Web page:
11) Save your array into /etc/mdadm/mdadm.conf, and rebuild your initrd in order to make sure the array gets assembled at boot time, and under the correct name (e.g. /dev/md0 instead of something like /dev/md_d0).

sudo chroot /mnt

mount -t proc none /proc
mount -t sysfs none /sys
mount -t devtmpfs none /dev

apt-get update
apt-get install mdadm
mkdir -p /etc/mdadm/
mdadm --examine --scan > /etc/mdadm/mdadm.conf
update-initramfs -c -k all

If you get complaints that initrd is custom, you can force update-initramfs totake over the custom initrd with these options instead:

update-initramfs -ut -k all

DO NOT EXIT CHROOT YET!!

12) Configure and install grub v2 into the MBR of the mirror. For Ubuntu 10.04, it was trivially easy to do. First we make sure that Grub v2 is installed.

sudo apt-get install grub2

Next, edit /etc/default/grub, and *uncomment* the line that reads "GRUB_DISABLE_LINUX_UUID=true".

grub-mkconfig > /boot/grub/grub.cfg
grub-install --recheck --modules="raid" /dev/sda


13) Reboot into your disk installation, but make sure you are booting off /dev/sda, on which the mirror lives now. To do so, you can usually call up a one-time Boot menu with one of the F-keys (like F8) on many systems. Otherwise, modify the necessary BIOS settings to do so.

Once you're in, you can add /dev/sdb to the array that was created in the steps above.

sudo mdadm --add /dev/md0 /dev/sdb

14) You can watch the process of resyncing the drives with:

watch cat /proc/mdstat

15) If you need swap, create a swap partition and add it to /etc/fstab. If you find that you would like to have this step described here (or linked from here), please post a comment requesting it.

Thursday, June 30, 2011

How to get a free Sipgate account with a US number (DID), and receive calls for free on it through SIP (e.g. on Android)

This guide will help you get a free US number (DID), and receive incoming calls on your Android device *for free* without using minutes on your voice plan, purely over Wifi (or data if you have a good data plan). This guide is part of my larger guide on how to make free calls to USA and Canada using Google Voice.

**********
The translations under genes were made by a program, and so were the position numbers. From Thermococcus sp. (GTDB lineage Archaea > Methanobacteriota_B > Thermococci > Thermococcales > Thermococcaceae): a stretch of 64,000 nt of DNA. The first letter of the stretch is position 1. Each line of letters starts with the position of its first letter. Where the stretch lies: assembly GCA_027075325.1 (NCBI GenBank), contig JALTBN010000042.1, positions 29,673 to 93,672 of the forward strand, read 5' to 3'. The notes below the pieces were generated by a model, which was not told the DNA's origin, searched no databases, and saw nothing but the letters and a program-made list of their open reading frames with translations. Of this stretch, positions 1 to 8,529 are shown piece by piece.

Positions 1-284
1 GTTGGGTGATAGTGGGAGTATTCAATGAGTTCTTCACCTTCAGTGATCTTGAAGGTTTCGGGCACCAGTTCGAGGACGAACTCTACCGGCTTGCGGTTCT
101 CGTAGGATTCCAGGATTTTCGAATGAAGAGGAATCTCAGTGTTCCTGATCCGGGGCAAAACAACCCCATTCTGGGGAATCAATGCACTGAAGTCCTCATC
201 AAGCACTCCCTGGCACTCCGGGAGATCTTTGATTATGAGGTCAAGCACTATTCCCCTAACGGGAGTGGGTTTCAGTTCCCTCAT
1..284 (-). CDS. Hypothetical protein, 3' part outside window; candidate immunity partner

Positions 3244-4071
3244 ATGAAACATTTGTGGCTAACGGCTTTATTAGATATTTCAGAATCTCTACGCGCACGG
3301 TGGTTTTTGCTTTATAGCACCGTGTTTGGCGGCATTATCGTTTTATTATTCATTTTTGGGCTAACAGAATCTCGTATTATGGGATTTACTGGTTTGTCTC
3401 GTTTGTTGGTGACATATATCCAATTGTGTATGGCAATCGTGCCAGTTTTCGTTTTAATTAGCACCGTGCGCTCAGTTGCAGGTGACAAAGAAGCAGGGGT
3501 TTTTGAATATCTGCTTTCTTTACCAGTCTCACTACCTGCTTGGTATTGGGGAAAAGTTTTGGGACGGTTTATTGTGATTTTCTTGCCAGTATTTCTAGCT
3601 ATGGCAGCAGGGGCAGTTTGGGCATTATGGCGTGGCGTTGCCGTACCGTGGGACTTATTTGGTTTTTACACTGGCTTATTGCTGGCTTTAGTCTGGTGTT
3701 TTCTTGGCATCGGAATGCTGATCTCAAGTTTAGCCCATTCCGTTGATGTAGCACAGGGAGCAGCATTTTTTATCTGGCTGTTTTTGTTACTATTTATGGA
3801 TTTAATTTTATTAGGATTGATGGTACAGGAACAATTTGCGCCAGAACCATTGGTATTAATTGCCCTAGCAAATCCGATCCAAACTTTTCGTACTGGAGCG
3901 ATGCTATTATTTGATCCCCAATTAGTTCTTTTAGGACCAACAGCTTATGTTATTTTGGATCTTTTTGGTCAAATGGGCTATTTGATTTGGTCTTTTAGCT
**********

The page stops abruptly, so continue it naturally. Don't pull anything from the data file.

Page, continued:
1) Register for a free Sipgate One account

2) Once you are signed up and your account is active, make note of your Sipgate SIP ID and SIP password.

3) Configure either your built-in SIP client (Android 2.3 and up), or download one of CSipSimple, Sipdroid, or Linphone from the market, and install it on your Android phone. General instructions on setting up Sipgate with a SIP client can be found here.

a) For Android 2.3 and up, you may choose to use the built-in SIP functionality of your device. Go to Settings->Call Settings->Accounts. Select "Receive incoming calls" (this is essential for callback to work), and then hit "Add account". Enter your Sipgate ID and password in the appropriate fields, and sipgate.com under "Server".

b) Once you install and start Sipdroid, hit Menu->Settings->SIP Account (Line 1), and enter your Sipgate ID in the "Authorization Username" field, and password in the "Password" field, and sipgate.com under "Server or Proxy". If you so choose, you can check "Use 3G" (see NOTE below about data usage). If you experience weird audio issues, you can also select Settings->Advanced Options->Use STUN Server, and enter stun.sipgate.net in "STUN Server name", or use the pre-supplied STUN server.

c) Recent versions of CSipSimple have a Sipgate wizard which can be followed to set up your Sipgate account easily. When when you first start it up:
- Select whether you want to be "Always available" or "Available on WiFi", depending on whether you have a generous mobile data plan or not. Also, if using your data plan, check "I'm allowed to use mobile" below.
- On the next screen, click "Add account", then choose the Sipgate wizard, and enter your Sipgate ID and password in the appropriate fields, and sipgate.com under "Server".